Traveling can be stressful and cause anxiety which can contribute to, or exasterbate, motion sickness. Thankfully, there a few simple remedies to help relax the body and alleviate stress. Stress ReLeaf by Herbs Etc. comes in tincture form, and can be placed in a small amount of water to provide immediate relief from stress and anxiety. StressCare by Himalaya is a blend of Ayurvedic herbs that will help combat and prevent stress and anxiety symptoms as well. The WON staff also love Holy Basil and Ashwaghanda, herbs that act as adaptogens to help you body effectively manage stress and reduce cortisol.
Remember to always be prepared just in case the nausea isn’t caught in time! Have towels, grocery/garbage bags (for soiled clothes) and a Digestive Waste Emission Bowl (DWEB) such as an old tupperware container or metal bowl. I have to give my now 15 year old son credit for the DWEB name he created years ago!
The WON staff wishes you and yours happy, healthy, and memorable trips this summer!
Links for travel games and binder ideas! Message us on Facebook with your favorite travel tips and ideas!
Conventional food color dyes are created from an unrefined fuel-petroleum. Red #40 and Yellow #5 and #6 contain the chemical benzene, which is a known carcinogen, that most of the world has banned. These food dyes have been linked to long-term health problems such as brain tumors, bladder and thyroid cancer, and allergic reactions. Numerous studies have shown they increase hyperactivity in children and have a negative impact on children’s ability to learn, contributing to ADHD. Yellow #5 and #6 have also been shown to behave like estrogen in the body, disrupting hormones and contributing to breast cancer, low testosterone and increases the risk of developing metabolic disease. For most of us the terms food coloring, artificial food dye, synthetic food dye, etc. did not have a negative connotation as we were enjoying coloring our Easter Eggs, or making birthday cupcakes. Fast-forward to today and it is becoming more well known just how dangerous, and unnecessary, these dyes can be. The good news is that there are safe, fun, and creative options for making your own food colors.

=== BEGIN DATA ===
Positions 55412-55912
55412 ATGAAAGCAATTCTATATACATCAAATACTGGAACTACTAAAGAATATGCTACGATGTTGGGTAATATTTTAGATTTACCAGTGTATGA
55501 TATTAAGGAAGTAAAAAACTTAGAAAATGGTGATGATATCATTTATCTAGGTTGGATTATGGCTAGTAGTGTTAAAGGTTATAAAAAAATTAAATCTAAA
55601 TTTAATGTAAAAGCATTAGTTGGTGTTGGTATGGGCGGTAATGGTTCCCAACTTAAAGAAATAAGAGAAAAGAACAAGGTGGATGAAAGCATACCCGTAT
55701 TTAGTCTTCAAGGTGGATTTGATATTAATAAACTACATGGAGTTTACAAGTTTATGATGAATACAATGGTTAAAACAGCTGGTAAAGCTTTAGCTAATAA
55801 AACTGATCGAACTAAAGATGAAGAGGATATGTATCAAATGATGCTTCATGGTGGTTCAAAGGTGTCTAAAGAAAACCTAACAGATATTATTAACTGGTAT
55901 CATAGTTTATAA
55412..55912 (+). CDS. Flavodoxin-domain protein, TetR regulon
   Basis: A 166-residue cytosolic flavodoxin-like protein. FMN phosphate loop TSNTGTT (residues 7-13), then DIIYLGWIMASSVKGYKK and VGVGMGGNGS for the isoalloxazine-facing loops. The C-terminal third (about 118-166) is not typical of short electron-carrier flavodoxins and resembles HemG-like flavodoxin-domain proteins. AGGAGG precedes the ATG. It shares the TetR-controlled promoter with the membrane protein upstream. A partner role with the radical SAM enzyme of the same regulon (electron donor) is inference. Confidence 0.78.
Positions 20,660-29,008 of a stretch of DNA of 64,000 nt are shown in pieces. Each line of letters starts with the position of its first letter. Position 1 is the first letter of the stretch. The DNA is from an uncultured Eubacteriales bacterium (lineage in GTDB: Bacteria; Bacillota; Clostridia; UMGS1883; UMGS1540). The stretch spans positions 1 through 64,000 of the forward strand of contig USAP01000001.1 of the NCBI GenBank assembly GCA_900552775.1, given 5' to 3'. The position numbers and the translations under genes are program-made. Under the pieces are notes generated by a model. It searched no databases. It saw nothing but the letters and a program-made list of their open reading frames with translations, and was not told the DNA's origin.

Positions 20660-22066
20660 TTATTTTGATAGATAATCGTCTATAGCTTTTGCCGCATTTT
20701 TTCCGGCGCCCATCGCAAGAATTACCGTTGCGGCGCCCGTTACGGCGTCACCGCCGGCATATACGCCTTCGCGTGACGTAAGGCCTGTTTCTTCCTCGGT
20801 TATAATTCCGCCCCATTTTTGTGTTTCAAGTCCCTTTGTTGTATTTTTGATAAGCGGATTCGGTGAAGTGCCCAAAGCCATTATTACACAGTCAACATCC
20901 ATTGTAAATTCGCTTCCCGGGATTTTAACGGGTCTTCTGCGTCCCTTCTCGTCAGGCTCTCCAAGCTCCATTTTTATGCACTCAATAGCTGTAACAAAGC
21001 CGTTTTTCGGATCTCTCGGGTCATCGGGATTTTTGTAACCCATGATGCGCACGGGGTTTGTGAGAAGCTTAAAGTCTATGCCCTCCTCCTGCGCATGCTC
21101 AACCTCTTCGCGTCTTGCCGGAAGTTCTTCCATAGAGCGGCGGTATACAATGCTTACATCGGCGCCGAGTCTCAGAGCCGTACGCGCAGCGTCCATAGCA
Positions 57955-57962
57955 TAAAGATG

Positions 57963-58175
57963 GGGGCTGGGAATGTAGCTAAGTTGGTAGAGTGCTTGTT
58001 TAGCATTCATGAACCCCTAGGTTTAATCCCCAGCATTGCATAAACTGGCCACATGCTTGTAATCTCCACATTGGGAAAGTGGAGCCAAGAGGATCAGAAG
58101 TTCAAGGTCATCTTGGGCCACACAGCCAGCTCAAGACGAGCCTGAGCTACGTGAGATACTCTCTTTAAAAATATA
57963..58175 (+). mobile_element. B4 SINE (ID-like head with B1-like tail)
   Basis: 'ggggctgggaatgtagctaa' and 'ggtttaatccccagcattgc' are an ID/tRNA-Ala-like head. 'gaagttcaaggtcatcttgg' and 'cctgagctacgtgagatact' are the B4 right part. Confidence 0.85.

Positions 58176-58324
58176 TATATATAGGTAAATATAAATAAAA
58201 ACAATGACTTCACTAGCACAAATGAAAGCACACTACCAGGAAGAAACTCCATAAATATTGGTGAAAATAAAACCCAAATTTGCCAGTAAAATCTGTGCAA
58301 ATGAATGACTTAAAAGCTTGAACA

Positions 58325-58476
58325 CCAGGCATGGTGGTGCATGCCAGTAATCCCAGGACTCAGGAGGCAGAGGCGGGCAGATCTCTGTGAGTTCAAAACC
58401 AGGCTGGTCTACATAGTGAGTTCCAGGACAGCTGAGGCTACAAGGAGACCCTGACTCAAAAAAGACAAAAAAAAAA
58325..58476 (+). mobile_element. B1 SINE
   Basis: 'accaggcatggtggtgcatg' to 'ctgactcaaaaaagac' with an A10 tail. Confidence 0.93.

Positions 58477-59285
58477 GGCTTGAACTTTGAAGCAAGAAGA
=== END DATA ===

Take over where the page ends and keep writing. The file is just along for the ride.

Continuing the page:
Coloring Easter Eggs is a fun tradition for all ages! When I began my journey to remove artificial dyes from my family’s diet, I was saddened to think that I would either need to sacrifice our beliefs or not partake in this activity. Thanks to the many resources that the Internet has to offer, I realized I had many options to naturally color Easter Eggs. From simple, bright colored eggs to pastels, to professionally looking eggs that are imprinted with flower and leaf designs, you are sure to find a beautiful, safe alterative to using harmful kits and dyes.